Charlie and the Chocolate Factory

Charlie and the Chocolate Factory Study Guide

Roald Dahl wrote Charlie and the Chocolate Factory in 1964. At this point, Dahl had been writing for some time and his timeless work James and the Giant Peach had already been published. This novel, however, is Dahl’s most well known. It is believed to have sold over 20 million copies and is available in 55 languages.

It was first published in the United States by Alfred A Knopf Inc., and was published in the UK by George Allen and Unwin. It has had two major movie adaptations, one in 1971 with Gene Wilder and one in 2005 with Johnny Depp. It has a sequel, Charlie and the Great Glass Elevator. There was a third book planned, but Dahl never completed it.

The book was inspired by Dahl’s experiences with chocolate as a schoolboy. Cadbury would frequently send packages to schools to receive feedback on their new products. Another company, Rowntree’s, would do the same. These companies became increasingly competitive and desperately tried to steal each other’s trade secrets. In concurrence with this, the companies hoarded their processes. This keeping of secrets and the large, fantastical machines that the company used were the main inspiration for the story.

Dahl started the book in 1961, and it went through several drafts. For instance, at one point Charlie was one of ten children who entered the factory, compared to the five it is in the completed story. Additionally, two unpublished chapters have been released. One involves a candy called “Spotty Powder," which causes red marks to appear on children so that they may go home from school early. The other involves the “Fudge Mountain." In this chapter, two children who are later cut from the story entirely are sent to the Vanilla Fudge Mountain Cutting room as a result of their own greed. This further emphasizes Dahl’s usage of karma, with the bad children having nasty things happen to them and the good child, Charlie, being rewarded.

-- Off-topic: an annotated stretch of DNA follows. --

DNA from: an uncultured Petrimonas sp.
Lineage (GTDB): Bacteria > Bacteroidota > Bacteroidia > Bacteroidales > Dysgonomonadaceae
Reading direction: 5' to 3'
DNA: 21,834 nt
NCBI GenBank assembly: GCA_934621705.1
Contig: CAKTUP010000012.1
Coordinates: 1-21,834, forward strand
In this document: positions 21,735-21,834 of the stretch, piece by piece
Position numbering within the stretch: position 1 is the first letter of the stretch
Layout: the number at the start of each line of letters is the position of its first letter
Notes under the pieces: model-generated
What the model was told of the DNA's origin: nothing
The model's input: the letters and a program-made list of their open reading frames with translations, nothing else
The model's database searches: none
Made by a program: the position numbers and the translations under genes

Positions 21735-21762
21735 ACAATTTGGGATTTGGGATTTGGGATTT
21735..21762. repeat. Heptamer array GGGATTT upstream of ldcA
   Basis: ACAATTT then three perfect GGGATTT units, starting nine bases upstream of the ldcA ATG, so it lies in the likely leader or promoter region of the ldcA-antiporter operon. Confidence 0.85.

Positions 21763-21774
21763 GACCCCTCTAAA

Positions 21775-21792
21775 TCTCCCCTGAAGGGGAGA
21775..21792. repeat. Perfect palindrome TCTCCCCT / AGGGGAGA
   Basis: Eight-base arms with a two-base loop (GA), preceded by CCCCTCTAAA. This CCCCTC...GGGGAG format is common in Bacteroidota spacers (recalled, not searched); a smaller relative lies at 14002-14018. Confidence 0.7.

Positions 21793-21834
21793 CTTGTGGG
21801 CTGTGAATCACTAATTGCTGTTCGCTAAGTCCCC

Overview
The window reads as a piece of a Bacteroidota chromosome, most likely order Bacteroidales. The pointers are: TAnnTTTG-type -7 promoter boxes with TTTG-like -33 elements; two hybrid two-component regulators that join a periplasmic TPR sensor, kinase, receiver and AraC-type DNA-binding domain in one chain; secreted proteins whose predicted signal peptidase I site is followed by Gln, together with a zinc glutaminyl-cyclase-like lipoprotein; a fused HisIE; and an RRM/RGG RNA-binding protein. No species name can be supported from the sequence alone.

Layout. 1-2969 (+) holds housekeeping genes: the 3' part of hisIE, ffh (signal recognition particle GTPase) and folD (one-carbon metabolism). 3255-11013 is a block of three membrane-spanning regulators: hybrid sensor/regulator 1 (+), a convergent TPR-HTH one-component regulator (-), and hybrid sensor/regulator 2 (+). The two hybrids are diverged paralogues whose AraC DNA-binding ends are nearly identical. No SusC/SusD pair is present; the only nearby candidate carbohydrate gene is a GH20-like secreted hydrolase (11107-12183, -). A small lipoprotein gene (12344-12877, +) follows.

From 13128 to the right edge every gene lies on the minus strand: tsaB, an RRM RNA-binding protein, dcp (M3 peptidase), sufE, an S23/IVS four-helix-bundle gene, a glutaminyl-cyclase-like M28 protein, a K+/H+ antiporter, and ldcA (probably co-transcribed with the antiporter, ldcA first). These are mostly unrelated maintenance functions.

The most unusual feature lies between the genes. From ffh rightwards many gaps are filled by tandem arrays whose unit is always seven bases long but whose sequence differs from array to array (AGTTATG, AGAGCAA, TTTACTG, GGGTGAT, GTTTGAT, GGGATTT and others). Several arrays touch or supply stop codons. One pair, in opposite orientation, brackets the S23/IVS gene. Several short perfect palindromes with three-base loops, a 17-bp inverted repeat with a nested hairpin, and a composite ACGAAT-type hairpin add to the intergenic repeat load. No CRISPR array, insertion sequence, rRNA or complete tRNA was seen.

Dahl dedicated this book to his son Theo, and it has spread all across the globe. Dahl even received a few letters from actual people named Willy Wonka. Dahl wrote the screenplay for the first screen adaptation of his book, with Gene Wilder portraying Willy Wonka. Tim Burton directed a second version in 2005, with Johnny Depp playing Wonka. A musical adaptation appeared on the West End in 2013, with Douglas Hodge as Wonka.